• NRCS IWM Plan SpecificationsStatement of objective(s) for the IWM PlanDescription of the irrigation system and its componentsSoils information including available water capacity, depth, and limiting conditionsCrop information including crops grown, irrigation water requirements, and physical characteristics

  • NRCS IWM Plan SpecificationsDescription of irrigation scheduling and system managementIWM record keeping requirements of appropriate detailIWM review

  • IWM ObjectivesWork with cooperator to

    Identify needsSpecify objectives to meet needs

    Cooperator involvement is important !buy-in from the beginning

  • Irrigation SystemIrrigation system characteristics

  • Includes Big Guns

  • Irrigation SystemSystem type

    Operating characteristicsCoefficient of Uniformity (CU) data or distribution uniformity (DU) shall be used in selecting sprinkler spacing, nozzle size, and operating pressure

    For pivots: Min CU = 85%Fixed-Solid-set, Big Gun and Periodic Move Sprinkler: Min CU = 75 % for deep-rooted crops (4 ft +)Min CU = 85 % for shallow-rooted crops

  • Irrigation SystemWater Source(s)Available flow rate and total amountWater QualitySalts (Sodium)Chemicals (Boron)

  • Soils InformationIncludingSoil characteristicsPhysical data depth, limitations, AWCSoil chemistry EC, SAR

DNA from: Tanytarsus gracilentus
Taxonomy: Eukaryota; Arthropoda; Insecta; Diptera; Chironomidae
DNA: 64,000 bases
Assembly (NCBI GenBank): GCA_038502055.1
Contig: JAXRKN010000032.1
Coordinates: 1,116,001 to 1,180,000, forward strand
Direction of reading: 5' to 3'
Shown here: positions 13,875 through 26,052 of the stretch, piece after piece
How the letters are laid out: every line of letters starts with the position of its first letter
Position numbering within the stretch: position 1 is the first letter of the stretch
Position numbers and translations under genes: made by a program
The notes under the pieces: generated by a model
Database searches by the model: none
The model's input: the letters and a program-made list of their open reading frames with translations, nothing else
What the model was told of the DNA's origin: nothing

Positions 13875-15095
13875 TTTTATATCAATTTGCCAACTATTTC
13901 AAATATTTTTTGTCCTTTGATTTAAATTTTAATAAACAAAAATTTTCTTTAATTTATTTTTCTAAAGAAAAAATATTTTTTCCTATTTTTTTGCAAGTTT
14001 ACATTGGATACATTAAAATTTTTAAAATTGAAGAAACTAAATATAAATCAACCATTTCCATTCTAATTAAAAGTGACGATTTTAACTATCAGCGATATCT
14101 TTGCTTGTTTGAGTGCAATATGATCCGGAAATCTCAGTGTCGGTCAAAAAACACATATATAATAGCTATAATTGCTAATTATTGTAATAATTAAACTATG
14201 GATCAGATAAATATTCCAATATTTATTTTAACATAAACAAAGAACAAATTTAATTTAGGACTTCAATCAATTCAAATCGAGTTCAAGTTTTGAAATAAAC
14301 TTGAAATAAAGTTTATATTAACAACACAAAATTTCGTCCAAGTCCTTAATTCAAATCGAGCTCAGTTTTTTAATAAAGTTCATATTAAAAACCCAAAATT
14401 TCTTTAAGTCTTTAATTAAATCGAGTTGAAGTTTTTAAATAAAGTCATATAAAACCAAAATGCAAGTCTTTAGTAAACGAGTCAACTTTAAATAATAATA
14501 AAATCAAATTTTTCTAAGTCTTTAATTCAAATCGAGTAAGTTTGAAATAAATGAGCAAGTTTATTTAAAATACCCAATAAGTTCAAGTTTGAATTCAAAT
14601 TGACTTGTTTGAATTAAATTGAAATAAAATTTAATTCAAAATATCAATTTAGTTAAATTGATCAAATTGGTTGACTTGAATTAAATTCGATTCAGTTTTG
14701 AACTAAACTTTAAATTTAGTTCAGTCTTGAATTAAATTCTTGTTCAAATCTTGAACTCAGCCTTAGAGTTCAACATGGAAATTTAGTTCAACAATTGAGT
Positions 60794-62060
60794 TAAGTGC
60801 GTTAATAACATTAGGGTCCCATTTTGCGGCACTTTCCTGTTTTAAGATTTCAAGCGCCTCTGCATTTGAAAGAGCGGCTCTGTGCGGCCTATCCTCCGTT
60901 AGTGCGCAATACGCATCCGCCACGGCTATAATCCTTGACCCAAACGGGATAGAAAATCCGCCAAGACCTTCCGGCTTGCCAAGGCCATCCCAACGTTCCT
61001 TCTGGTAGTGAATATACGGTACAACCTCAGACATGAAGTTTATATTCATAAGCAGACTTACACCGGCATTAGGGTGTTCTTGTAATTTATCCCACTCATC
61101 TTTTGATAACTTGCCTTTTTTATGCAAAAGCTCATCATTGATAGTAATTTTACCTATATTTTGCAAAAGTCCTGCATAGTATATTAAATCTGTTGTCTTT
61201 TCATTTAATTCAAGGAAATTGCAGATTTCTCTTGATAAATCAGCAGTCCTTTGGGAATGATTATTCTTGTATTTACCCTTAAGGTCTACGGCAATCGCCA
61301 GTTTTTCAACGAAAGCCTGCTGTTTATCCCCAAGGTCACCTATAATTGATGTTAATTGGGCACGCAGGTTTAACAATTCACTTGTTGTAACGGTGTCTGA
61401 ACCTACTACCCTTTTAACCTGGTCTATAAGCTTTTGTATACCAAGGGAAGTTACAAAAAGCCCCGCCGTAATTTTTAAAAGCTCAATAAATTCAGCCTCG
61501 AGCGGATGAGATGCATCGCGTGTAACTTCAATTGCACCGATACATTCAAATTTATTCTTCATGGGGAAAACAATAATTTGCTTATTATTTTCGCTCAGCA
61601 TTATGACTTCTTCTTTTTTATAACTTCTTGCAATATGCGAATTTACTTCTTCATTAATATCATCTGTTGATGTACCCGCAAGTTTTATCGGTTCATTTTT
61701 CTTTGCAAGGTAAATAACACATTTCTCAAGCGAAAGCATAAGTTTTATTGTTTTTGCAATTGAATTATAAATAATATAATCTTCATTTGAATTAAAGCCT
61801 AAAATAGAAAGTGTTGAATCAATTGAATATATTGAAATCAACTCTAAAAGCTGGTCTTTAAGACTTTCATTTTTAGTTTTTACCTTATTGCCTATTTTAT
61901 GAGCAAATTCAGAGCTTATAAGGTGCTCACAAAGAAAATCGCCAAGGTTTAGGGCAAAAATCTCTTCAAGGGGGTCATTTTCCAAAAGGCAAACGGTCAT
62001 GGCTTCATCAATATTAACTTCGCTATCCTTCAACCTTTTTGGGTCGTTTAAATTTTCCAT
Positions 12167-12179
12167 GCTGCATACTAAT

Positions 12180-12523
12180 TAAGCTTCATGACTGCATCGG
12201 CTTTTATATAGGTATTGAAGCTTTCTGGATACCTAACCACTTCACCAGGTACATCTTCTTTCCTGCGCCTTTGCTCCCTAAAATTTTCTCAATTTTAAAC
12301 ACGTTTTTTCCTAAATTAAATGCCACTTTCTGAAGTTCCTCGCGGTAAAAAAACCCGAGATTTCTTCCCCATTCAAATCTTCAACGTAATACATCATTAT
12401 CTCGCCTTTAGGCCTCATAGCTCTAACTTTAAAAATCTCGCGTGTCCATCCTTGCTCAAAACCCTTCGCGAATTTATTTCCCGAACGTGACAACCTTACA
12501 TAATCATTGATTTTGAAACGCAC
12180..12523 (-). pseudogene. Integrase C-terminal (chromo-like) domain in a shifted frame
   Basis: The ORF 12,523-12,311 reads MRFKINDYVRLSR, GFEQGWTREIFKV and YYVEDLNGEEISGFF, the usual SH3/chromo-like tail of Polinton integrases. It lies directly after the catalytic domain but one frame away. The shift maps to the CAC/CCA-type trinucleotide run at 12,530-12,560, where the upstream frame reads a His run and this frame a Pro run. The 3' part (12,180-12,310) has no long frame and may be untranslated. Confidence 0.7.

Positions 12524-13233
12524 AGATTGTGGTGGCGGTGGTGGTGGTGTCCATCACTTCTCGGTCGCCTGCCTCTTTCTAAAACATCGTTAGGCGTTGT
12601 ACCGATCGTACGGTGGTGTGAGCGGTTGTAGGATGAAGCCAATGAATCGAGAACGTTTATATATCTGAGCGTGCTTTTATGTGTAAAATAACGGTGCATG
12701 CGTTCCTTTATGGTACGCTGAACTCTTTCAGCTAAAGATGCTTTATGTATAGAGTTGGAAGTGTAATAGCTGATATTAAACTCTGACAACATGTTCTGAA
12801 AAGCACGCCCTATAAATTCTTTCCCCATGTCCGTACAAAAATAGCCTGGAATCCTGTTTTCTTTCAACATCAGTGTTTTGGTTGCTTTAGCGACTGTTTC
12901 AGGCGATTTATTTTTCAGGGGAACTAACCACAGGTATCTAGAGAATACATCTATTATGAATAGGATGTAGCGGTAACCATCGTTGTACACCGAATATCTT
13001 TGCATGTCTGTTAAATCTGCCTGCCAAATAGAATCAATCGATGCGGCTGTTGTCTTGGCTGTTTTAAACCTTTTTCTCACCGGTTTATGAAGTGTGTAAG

• Soils Information

  • Water balance in root zoneApplied waterPrecipitationRunoffCapillary riseDeep perc (leaching)Root zone -- Water storage

  • Soil-water basicsSaturated ConditionField Capacity

  • Management Allowed DeficitMADAvailableWaterCapacityAWCFieldCapacityFC

  • Flocculation is important because water moves mostly in large pores between aggregates. Also, plant roots grow mainly between aggregates.

  • In all but the sandiest soils, dispersed clays plug soil pores and impede water infiltration and soil drainage.

  • Soils InformationDispersion and surface sealing from sodium

  • Crop InformationCrops grownIrrigation water requirementsRooting depthOther physical characteristics

  • Scheduling & System Management

    Check actual soil moisture levelsKnow the amount of irrigation water appliedKnow irrigation guidelines for crops grownTrack crop water use evapotranspiration